In other words, Fukushima Daichi had a mini nuclear reaction.
What would cause a volume of water in a SFP to flash boil? Why… a strong nuclear chain reaction nearby! The huge flux of neutrons from a zone of the rods that went critical, will be absorbed by the water nearby… as in, deeper in the SFP. The neutrons heat the water enormously, and the water suddenly wants to boil. Nothing stopping expansion but its own inertia, and so it begins to expand…
And here is the horror:
It turns out that SFPs [Fuel Rods stored in "Swimming pools" or in reactors] are actually much like strings of firecrackers tied together.
My scientist friends says that Zirconium when hot enough burns like a sparkler to be more accurate.
If the tops of the rods are exposed for a while, they burn. In the worst case there’s a prompt criticality in the burning section, either spontaneously as pellets fall into clumps, or as a result of shock movement of pellets due to hydrogen explosion.
The criticality causes a huge neutron pulse. Which in turn causes a volume of water lower down in the pool to flash boil.
As that water changes state into steam (which takes a little while, say, oh, half a second) a moment will come when a new area of the fuel rods in the volume of expanding water/steam froth suddenly reaches criticality. Causing another huge pulse of neutrons.
In other words a mini nuclear explosion.
These in turn heat another shell of water, still deeper in the SFP. And the cycle repeats until it runs out of fuel rod length, or water, or some other limit is reached. In the case of Fukushima #3 SFP, the cycling stopped after the third criticality pulse. Why not two pulses, or five? It doesn’t matter. The point is it kept going after the first.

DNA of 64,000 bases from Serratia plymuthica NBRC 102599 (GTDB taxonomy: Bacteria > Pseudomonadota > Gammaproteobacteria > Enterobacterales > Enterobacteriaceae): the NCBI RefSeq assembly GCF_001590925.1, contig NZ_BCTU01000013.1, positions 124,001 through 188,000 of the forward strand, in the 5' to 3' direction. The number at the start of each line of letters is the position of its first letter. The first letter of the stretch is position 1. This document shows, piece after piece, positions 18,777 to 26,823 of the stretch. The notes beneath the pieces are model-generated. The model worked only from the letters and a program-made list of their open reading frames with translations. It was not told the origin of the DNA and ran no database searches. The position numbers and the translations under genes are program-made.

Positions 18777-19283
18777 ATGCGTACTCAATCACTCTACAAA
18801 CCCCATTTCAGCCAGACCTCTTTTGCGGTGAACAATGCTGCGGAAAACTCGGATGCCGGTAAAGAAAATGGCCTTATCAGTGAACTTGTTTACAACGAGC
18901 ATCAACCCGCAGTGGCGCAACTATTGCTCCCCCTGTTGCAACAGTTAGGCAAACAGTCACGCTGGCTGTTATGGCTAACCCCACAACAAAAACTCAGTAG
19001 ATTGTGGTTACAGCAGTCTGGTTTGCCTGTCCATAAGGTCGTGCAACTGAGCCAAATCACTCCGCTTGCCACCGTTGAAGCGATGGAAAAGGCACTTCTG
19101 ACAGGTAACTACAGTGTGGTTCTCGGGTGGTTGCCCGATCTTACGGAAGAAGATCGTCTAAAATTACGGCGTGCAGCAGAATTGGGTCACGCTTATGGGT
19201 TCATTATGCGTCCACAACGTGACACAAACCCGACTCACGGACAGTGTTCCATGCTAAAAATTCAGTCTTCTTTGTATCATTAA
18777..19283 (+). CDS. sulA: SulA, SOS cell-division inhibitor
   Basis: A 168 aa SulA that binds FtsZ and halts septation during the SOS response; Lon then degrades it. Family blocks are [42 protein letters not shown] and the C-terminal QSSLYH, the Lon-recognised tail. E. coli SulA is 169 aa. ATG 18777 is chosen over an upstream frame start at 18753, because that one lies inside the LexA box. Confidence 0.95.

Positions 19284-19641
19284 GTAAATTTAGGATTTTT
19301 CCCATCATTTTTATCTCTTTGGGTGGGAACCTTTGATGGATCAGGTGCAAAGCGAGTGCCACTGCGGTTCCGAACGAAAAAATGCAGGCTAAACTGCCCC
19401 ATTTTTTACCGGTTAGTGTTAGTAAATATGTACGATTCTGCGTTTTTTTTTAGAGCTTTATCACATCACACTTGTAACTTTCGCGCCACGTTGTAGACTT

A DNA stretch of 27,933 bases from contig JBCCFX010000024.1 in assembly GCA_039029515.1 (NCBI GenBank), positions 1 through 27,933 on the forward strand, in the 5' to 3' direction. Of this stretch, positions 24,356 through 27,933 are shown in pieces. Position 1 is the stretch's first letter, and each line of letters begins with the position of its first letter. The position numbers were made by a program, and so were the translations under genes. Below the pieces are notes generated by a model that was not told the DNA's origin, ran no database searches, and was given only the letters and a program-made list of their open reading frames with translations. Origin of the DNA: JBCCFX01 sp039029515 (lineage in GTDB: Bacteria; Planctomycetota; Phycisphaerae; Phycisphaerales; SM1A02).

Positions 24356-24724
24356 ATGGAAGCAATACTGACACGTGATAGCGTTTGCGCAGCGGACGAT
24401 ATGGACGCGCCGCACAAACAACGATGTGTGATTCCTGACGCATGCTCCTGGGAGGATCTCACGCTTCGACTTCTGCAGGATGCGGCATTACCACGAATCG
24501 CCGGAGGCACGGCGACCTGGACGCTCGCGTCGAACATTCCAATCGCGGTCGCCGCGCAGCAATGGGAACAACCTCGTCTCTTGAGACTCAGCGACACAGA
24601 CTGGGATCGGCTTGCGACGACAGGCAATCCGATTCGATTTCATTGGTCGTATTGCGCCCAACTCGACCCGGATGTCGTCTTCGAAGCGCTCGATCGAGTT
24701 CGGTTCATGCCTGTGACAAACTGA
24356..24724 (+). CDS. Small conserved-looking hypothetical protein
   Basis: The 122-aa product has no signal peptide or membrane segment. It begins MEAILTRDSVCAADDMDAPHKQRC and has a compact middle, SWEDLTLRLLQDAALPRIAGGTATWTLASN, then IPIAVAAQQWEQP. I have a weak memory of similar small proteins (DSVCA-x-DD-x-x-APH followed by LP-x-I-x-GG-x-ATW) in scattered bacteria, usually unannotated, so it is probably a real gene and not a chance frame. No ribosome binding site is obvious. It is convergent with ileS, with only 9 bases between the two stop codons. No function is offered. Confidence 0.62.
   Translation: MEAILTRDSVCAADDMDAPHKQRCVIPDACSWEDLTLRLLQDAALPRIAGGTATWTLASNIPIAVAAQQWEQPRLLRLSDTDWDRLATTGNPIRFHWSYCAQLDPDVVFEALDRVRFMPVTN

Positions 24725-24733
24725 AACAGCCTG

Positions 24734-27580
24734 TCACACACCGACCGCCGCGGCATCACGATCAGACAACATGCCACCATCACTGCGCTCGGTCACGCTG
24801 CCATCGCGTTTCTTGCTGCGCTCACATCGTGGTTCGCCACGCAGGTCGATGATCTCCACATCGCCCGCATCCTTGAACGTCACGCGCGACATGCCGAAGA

Note that each prompt criticality will only be brief, since it will stop as soon as the flash boiling water expands further and becomes sufficiently like ‘no water’. It’s likely that the rods going briefly critical would still be sitting there afterwards, rather than actually blowing up. They just produced a brief, huge thermal and neutron power pulse.
Like a huge flourescent lamp.
Then afterwards, exposed to air, they’ll suffer a zirconium fire and burn. But that’s much later compared to the fast process of the ‘SFP firecracker string’ effect. The newly exposed rod casings burning may be why unit #3 had so much white smoke in the day or so after the main explosion.
Smoke and tons of downwind fallout.
The fuel pellets thrown for kilometers around SFP #3 would be from the initially burnt top sections of the rods, before the nuclear-flash boiled water below turned the SFP into a giant steam-powered shotgun. That fired three times. Three bangs.
And this is why Fukushima is probably still in meltdown. He continues:
…The original hydrogen explosion produced a powerful distributed overpressure pulse, that blew out the concrete side wall panels and set the concrete roof slab moving rapidly upwards. The steel girder structure below the roof slab would have been relatively unaffected by the hydrogen explosion overpressure due to the low surface area of the beams, and their strength and ductility. But the high velocity jet of material ejected upwards from the SFP by the steam explosions then completely obliterated the roof structural girders above the SFP. Basically, the jet cut them to pieces.
[were] only invisible pressure waves coming in the distinct pulses that we heard as three bangs.
And his conclusion is:
Some generations of nuclear plants may have insane features like fuel pools up on top of tall buildings, in earthquake zones. Emergency generators in basements, that get flooded. Backup diesel fuel tanks on seaside docks, that get washed away. There are endless such stupidities, but they don’t tend to be universal to all designs. Fukushima #3 demonstrates there can be unseen fatal traps across all nuclear plants. Deep conceptual flaws, unaccounted for in designs. Spent fuel pools are suddenly and unexpectedly shown to be fundamentally unsafe.3
The point is that it appears that Daiichi 3 exploded, and Daiichi 4 with it’s huge load of spent fuel may be still on fire and in danger of collapse. This is a calamity for the whole world.
- Fukushima is still dangerous:
- A film in German on the Fukushima Lie:
- Nuclear Crimes (Free book):
- Tepco hiding information:
- 1. http://www.nytimes.com/1995/06/09/nyregion/zirconium-covering-for-fuel-rods.html
- 2. Wikipedia on Zirconium: http://en.wikipedia.org/wiki/Zircaloy
- 3. http://everist.org/archives/Fukushima/20120430_Message_of_Fuku3.htm